How to know what works when intervention programs lack time and money for evaluations?

A report describing results from a systematic review of programs seeking to reduce female genital mutilation/cutting in several African countries offers this conclusion:

[Our] systematic review shows that there is a paucity of high quality evaluations of the effectiveness of interventions to reduce the prevalence of FGM/C. We included eight controlled studies assessing the effectiveness of five broad categories of interventions, set in seven different countries in Africa. We identified no controlled interventions that had taken place in other parts of the world. All of the evaluation studies were characterized by low methodological quality. Thus, while our calculated effect sizes for prevalence of FGM/C, knowledge, beliefs, and intentions about FGM/C suggested that there appear to be positive developments as a result of interventions, the low quality of the body of evidence affects the interpretation of results and draws the validity of the findings into doubt.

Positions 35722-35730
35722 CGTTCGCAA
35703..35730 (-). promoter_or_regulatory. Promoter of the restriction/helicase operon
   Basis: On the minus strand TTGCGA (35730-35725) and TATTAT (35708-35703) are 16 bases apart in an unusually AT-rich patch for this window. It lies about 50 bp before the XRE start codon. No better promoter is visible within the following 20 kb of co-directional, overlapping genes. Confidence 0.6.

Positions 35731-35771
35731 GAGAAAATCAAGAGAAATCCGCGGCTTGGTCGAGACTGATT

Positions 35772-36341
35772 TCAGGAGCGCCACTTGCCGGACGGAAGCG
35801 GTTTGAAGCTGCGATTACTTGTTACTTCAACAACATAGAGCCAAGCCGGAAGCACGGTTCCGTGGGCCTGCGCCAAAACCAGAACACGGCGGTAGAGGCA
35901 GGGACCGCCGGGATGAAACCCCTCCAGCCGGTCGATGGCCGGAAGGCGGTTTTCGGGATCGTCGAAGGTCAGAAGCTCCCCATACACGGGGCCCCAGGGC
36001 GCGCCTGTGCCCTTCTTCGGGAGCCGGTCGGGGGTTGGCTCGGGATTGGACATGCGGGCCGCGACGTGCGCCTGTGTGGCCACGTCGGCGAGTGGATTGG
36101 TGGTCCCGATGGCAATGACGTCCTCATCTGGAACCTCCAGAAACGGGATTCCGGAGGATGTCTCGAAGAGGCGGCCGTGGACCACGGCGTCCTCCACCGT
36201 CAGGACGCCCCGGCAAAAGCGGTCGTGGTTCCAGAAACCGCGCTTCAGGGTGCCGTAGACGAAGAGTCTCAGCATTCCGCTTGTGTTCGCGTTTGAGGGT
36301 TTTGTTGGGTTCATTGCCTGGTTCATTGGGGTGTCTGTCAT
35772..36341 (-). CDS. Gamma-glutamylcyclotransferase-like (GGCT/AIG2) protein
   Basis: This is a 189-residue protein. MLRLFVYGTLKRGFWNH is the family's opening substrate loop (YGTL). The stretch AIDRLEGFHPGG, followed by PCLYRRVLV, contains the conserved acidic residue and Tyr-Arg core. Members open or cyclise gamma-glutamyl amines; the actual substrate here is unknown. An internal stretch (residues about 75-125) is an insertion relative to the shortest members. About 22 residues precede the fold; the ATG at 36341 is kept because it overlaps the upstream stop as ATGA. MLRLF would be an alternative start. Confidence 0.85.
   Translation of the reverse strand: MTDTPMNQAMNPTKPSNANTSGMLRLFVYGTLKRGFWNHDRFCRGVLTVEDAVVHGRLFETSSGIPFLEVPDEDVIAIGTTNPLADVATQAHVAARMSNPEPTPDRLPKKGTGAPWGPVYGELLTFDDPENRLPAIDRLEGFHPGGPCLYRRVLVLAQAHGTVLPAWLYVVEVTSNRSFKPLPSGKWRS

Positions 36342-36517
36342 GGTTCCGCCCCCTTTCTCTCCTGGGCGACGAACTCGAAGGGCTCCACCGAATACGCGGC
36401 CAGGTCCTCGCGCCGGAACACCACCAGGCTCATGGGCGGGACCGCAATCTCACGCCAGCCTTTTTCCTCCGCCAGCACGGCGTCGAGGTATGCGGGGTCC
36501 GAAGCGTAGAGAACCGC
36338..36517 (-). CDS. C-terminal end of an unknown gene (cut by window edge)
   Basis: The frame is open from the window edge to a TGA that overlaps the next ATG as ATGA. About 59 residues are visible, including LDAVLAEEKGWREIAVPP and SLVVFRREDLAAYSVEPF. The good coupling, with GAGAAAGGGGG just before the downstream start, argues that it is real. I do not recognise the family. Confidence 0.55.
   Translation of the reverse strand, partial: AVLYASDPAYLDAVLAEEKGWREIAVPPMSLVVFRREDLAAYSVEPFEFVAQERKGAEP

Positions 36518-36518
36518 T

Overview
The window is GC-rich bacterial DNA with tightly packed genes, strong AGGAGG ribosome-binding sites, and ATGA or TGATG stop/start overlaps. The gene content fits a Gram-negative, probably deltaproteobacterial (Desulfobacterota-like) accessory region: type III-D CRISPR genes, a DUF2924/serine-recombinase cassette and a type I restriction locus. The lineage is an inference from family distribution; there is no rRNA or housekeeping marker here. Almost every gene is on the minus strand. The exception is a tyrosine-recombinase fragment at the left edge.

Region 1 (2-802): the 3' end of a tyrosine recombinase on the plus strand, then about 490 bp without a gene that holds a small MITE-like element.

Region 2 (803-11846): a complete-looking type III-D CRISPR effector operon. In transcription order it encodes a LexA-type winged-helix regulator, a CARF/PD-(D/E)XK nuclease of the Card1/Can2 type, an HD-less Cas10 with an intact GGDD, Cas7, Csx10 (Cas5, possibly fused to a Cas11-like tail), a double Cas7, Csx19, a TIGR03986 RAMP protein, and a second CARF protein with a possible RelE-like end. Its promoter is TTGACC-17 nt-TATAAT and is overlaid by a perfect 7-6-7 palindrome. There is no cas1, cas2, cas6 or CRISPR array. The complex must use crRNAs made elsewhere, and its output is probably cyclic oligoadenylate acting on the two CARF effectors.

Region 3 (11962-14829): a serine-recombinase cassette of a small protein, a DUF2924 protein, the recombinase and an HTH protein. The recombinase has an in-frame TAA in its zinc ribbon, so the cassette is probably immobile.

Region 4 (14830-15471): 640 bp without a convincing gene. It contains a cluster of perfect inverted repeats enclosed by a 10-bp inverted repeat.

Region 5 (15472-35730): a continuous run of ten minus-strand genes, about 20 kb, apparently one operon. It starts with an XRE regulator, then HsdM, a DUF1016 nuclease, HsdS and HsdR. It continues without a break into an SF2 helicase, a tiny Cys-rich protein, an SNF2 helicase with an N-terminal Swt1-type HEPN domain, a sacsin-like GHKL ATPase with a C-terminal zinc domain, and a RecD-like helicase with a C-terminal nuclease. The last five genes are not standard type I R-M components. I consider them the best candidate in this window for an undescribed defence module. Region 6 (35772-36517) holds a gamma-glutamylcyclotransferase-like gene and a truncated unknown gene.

In other words, if one is seeking rigorous, control-trial tested findings about intervention effectives for FGM/C intervention programs, we don’t have it.

In spite of these dismal conclusions, the 156 page report provides a more positive overall contribution by describing several important programs. And even though they lack formal, statistically dependable evaluations, they do seem to be headed in the direction of reducing the practice of FGM/C.

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